WASHINGTON – The United States, which struggled through a stop-and-go recovery last year, should see the economy steadily gain strength in 2003, say a panel of prominent economic forecasters.
But that outlook from the National Association for Business Economics comes with an important caveat — any U.S. war with Iraq ends quickly.
A panel of 37 top economists, who prepared NABE’s latest quarterly outlook, said Friday that President Bush’s call for a new round of tax cuts would provide a moderate boost to the economy this year and next.
But the forecasters said that an even bigger positive factor would be a quick resolution of the war, which would remove uncertainty that is holding back business investment plans.
“Rising tensions in the Middle East are coloring business decisions and hampering U.S. economic growth,” said NABE President Tim O’Neill, the chief economist at BMO Financial Group.
In part because of the war worries, the new NABE forecast lowered its growth forecast slightly for all of 2003, saying the gross domestic product would expand 2.7 percent this year, down from a November forecast of 2.8 percent GDP growth.
That would, however, still be an improvement over the 2.4 percent growth turned in during 2002. NABE predicted the pattern of growth would show steady improvement instead of last year’s sawtooth pattern when one quarter of strong growth was followed by a quarter of very anemic activity.
The NABE panel projected 2003 growth at rates of 2.7 percent during the current quarter, 3.2 percent in the April-June period, 3.5 percent in the third quarter and 3.8 percent for the final four months of the year.
“The NABE panel’s expectation is that resolution of the (Iraq) conflict will combine with stimulative monetary and fiscal policy to create much stronger conditions in the latter half of this year,” O’Neill said.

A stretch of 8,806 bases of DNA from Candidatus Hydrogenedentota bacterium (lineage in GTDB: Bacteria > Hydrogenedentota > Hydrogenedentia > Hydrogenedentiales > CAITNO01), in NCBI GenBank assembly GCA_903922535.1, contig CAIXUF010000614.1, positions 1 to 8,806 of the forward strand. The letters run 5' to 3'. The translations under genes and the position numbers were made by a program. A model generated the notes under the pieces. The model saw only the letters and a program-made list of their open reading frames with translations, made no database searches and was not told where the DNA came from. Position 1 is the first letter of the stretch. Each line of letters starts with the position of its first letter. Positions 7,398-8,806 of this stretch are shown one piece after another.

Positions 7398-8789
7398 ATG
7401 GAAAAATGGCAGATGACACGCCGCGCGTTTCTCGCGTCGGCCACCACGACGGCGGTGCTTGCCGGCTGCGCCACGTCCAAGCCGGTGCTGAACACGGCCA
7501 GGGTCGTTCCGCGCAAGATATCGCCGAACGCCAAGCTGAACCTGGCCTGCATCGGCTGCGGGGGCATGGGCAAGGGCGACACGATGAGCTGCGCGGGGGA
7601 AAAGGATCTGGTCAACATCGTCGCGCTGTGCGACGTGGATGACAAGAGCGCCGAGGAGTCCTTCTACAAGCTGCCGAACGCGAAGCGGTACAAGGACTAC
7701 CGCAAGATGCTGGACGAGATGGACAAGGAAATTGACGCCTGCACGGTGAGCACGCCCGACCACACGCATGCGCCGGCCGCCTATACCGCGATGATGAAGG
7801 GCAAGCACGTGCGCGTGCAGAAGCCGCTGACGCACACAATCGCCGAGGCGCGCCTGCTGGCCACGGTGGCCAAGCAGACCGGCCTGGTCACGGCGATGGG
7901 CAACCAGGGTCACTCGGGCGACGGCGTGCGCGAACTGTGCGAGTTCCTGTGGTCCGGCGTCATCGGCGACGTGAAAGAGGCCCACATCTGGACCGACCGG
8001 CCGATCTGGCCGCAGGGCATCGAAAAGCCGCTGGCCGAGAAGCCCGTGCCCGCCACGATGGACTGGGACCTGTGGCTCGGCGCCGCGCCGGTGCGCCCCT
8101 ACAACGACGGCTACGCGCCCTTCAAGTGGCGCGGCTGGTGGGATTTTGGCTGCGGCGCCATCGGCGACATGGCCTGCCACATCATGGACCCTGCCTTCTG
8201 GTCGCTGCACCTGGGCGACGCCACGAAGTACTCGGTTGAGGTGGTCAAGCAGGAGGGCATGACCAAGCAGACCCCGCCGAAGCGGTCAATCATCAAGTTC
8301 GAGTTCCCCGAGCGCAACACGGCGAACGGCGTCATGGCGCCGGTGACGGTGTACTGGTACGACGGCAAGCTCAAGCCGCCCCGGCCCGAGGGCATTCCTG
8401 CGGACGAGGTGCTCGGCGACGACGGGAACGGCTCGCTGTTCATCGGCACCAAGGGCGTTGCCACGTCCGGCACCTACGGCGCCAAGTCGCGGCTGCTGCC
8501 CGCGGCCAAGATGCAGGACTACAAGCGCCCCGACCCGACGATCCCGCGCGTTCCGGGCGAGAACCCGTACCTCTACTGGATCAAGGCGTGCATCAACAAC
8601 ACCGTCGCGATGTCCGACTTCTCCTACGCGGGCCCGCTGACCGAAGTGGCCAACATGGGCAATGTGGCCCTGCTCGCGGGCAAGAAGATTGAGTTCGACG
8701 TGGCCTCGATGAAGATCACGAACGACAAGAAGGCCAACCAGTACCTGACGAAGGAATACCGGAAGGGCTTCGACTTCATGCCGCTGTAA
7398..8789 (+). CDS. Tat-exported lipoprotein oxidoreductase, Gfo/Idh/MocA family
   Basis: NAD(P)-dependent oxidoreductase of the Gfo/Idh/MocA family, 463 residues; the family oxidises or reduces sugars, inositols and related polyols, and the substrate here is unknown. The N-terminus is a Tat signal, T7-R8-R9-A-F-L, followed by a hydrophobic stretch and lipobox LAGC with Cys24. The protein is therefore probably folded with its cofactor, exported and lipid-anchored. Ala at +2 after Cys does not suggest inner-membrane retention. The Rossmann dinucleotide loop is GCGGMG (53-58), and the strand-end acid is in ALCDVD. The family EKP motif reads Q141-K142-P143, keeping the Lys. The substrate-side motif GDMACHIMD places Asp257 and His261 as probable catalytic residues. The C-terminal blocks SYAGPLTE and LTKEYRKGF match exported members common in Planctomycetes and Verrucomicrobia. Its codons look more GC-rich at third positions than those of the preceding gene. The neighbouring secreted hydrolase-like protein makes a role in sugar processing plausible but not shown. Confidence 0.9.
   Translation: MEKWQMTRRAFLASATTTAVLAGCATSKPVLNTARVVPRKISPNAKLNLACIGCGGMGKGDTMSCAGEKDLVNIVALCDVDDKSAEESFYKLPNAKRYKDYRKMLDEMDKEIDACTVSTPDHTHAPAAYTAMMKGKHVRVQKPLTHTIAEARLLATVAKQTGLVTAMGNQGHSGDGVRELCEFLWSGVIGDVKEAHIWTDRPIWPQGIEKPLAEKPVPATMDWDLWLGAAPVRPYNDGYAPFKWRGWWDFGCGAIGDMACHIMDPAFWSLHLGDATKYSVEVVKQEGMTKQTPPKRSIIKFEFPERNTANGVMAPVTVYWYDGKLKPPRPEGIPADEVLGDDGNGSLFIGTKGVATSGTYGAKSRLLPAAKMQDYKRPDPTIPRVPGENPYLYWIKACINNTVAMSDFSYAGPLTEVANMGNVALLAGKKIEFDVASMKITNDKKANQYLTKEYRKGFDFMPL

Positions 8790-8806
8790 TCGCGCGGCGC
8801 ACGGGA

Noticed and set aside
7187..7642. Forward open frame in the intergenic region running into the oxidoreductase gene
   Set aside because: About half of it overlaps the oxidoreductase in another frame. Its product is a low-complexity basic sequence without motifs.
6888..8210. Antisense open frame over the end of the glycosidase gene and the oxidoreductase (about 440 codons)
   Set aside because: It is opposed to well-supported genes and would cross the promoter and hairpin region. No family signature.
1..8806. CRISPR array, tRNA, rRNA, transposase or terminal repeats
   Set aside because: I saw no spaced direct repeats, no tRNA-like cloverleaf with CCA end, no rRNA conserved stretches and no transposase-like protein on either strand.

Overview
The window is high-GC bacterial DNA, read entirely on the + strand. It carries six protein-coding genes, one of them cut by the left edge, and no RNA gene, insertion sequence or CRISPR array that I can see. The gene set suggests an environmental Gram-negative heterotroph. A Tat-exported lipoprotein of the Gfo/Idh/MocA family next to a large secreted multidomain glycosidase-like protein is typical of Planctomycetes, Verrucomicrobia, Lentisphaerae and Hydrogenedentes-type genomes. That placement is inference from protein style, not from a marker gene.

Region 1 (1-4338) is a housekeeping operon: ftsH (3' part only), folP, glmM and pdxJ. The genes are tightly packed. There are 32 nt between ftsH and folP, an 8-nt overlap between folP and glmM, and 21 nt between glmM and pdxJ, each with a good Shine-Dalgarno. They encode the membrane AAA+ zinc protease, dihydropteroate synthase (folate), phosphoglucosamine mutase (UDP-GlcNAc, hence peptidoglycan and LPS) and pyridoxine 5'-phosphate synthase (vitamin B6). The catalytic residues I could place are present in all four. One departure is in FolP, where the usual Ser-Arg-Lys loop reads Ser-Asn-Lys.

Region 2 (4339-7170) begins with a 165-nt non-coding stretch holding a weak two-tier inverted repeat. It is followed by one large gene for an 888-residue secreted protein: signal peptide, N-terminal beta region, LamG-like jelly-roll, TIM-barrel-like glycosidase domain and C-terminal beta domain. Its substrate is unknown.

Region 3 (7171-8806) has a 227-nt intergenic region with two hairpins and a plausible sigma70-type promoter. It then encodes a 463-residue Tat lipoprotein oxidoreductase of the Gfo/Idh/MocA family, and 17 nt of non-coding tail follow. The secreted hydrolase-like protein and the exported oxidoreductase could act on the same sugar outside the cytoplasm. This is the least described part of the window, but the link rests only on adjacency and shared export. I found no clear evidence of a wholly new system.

By the second half of the year, the jobless rate will start to come down, O’Neill said.
The NABE panel predicted even better growth of 3.6 percent in 2004 with the unemployment rate dropping from an expected average of 6 percent this year down to 5.5 percent next year, a welcome development for Bush in a year when he would be running for re-election.
A new CBS-New York Times poll said public confidence in the president’s ability to handle the economy was at the lowest level since he took office, with just 38 percent approving of his handling of the economy and 53 percent disapproving.
Six out of 10 said the state of the economy is bad, the lowest measure in this poll in a decade.
Bush and his economic team were traveling the country this week, trying to drum up support for the president’s new round of $1.3 trillion in tax cuts, including a $670 billion package of relief aimed at jump-starting growth this year.
In a speech in Florida on Thursday, the president said the measures would provide badly needed reform to a tangled federal tax code. “It really would make the tax code more fair,” the president said, seeking to counter critics who contend his proposals are too heavily weighted toward providing big tax breaks for the wealthy.
John Snow, Bush’s new treasury secretary, told a Detroit audience on Thursday that the administration had designed a package of tax cuts that would give the economy a quick boost and provide long-term benefits by spurring productivity-enhancing business investment.
“Our goal was to do something that would pay off for America long into the future,” Snow told the Detroit Economic Club.
The NABE panel said Bush’s new stimulus package would provide a modest boost in economic growth. Most of the forecasters felt the impact would add less than 0.5 percentage point to GDP growth this year, slightly more than 0.5 percentage point in 2004, and then smaller amounts going forward. Their estimates were based on a belief that Bush will be forced by Congress to accept a scaled-down plan.
The group’s economic forecast reflects an expectation that the tensions with Iraq will be resolved by the middle of this year.
However, O’Neill said the obvious downside risk to the forecast was if a war against Iraq is longer or more disruptive to global oil supplies than currently expected.
The NABE forecast predicted consumer prices would rise by a moderate 2.2 percent this year and 2.3 percent in 2004.